Subject: AUS:Army threat to 'cripple' mobs
Date: Thu, 25 Jun 1998 17:57:34 +0000
From: "ETISC" <email@example.com>
Army threat to 'cripple' mobs
Don Greenlees Jakarta correspondent
A senior Indonesian military commander has threatened his troops will "cripple" protesters who disrupt stability, as a formerly banned trade union plans to bring thousands of workers onto the streets today to demand the resignation of President BJ Habibie.
A Jakarta military Commander, Sjafrie Sjamsoeddin, has deployed 25,000 troops in Jakarta in a show of strength, aimed at discouraging mass protests of the type planned by the Indonesian Prosperous Trade Union.
It comes amid concern about rising labour activism, as unemployment blows out and the purchasing power of wages shrinks. Aid donors, led by the World Bank, are warning the economic crisis could force as many as 50million people into poverty.
It is estimated 20million, or 21.8% of the work force, will be left jobless. Industrial disputes over mass layoffs and poor wages are becoming increasingly common. Some industrial workers earn as little as 7,000 R (90c) a day at a time when food and other essential items have risen sharply in price.
Trade Union leader Mochtar Pakpahan, who was released from gaol last month under an amnesty granted by Dr Habibie, has threatened to mobilise 10,000 union members in Jakarta today, to protest over the handling of the economic crisis, and to pressure the President to step down.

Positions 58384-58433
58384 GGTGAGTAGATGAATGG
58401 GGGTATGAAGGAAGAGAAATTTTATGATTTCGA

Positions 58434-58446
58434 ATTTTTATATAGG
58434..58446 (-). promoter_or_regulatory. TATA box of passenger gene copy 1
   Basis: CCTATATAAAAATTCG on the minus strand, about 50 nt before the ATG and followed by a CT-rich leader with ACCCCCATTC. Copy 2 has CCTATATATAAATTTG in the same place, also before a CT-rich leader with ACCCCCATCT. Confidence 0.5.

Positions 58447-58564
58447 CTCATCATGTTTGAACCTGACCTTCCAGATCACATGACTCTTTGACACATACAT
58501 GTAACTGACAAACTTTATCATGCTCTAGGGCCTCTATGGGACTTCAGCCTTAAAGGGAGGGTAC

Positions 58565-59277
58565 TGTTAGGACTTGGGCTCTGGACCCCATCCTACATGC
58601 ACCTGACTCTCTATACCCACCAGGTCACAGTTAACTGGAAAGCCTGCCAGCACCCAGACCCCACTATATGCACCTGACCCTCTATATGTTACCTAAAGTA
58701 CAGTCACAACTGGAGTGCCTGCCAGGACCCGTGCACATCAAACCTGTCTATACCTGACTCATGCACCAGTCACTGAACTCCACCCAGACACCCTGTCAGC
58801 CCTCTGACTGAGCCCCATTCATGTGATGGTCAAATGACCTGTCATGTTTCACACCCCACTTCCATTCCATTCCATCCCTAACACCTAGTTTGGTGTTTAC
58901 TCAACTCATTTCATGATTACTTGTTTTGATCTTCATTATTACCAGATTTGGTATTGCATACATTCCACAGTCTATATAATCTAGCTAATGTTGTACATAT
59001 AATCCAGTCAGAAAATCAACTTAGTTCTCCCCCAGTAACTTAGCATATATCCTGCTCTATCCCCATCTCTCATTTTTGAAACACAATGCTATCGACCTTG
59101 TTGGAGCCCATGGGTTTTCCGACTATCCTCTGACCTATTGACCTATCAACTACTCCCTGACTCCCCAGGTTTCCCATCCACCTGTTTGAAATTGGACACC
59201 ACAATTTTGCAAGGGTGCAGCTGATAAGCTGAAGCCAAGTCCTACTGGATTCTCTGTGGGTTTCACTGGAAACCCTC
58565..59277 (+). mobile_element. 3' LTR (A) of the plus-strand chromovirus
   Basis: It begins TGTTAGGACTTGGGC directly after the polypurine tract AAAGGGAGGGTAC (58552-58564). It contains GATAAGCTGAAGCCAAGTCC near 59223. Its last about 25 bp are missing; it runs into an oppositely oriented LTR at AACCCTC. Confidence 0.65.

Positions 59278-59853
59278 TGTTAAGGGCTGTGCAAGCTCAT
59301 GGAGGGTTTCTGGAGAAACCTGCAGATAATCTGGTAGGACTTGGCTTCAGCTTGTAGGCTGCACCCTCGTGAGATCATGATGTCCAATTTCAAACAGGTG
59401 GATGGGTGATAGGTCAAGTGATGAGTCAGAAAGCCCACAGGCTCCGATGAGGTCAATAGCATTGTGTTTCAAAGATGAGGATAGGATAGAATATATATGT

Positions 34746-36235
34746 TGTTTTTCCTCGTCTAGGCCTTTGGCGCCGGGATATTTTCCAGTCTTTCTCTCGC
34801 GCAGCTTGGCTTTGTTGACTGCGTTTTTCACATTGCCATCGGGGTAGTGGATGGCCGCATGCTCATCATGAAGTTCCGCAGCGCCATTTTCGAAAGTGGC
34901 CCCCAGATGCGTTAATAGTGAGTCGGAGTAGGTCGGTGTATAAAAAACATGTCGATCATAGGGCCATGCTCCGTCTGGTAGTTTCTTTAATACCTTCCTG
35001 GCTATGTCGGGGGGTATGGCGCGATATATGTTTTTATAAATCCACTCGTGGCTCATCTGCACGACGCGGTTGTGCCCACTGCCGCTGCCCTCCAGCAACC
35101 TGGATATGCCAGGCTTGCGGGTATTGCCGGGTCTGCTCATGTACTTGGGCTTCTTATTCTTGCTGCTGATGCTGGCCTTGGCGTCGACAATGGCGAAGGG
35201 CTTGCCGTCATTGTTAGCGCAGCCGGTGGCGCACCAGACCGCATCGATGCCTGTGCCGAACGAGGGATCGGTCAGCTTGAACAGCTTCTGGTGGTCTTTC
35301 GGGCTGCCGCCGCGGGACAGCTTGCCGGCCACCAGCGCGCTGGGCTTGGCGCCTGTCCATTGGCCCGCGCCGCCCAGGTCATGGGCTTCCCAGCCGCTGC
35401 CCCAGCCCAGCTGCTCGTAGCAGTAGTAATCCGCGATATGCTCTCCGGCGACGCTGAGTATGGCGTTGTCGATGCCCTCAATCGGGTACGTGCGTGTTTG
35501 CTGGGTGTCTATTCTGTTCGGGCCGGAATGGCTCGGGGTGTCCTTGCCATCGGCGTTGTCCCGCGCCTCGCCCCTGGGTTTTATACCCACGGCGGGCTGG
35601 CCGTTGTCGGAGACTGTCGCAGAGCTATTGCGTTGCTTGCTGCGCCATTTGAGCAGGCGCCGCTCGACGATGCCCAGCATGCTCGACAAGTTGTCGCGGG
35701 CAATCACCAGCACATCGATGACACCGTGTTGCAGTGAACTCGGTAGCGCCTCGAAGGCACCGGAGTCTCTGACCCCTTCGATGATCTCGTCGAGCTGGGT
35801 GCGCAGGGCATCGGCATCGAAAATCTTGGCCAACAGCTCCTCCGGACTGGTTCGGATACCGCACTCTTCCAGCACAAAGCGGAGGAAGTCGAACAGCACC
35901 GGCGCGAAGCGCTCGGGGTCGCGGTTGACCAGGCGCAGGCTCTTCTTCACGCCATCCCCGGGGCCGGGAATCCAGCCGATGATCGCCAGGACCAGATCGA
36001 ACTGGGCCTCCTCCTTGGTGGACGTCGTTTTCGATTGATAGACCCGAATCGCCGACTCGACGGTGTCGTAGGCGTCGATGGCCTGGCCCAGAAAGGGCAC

In Indonesia's second city, Surabaya, about 3,000 shoe factory workers tore down 3 branches and blocked the roads yesterday in the second day of protests calling for pay rises.
Despite signals from Dr Habibie of greater tolerance over public demonstrations, Major-General Sjafrie has warned labour unrest and strikes will be dealt with harshly.
"Anyone who wished to disrupt security will confront my troops. I have given them orders to warn the protesters first and then cripple them if they have to", he was quoted by the local press as saying.
International donors are retargetting their assistance to Indonesia to help address the rapidly worsening social situation.
The World Bank is planning to shift more aid into short-term safety net programs meeting basic needs, away from development projects.
A consultative group of international aid donors, including Australia, is poised to increase funds available for direct "social safety net support", that would include food aid and funds to keep children in school. The World Bank has already pledged US$4.5billion, ($7.37b), to Indonesia over the next 3 years.
"The economic crisis in Indonesia has led to other severe social problems which need special attention", the World Bank's Indonesia director, Dennis de Tray, said on Monday.
"As the condition worsens here, we are tending to move our focus away from project support towrads programs support which is where the Government needs it most".
Meanwhile, International Monetary Fund officials yesterday met Dr Habibie to discuss an impending agreement on the release of the next US$1billion loan tranche, suspended during the turmoil surrounding former President Suharto's resignation on 21/5/98.
Indonesian officials forecast a letter of intent on the next loan tranche could be signed as early as today.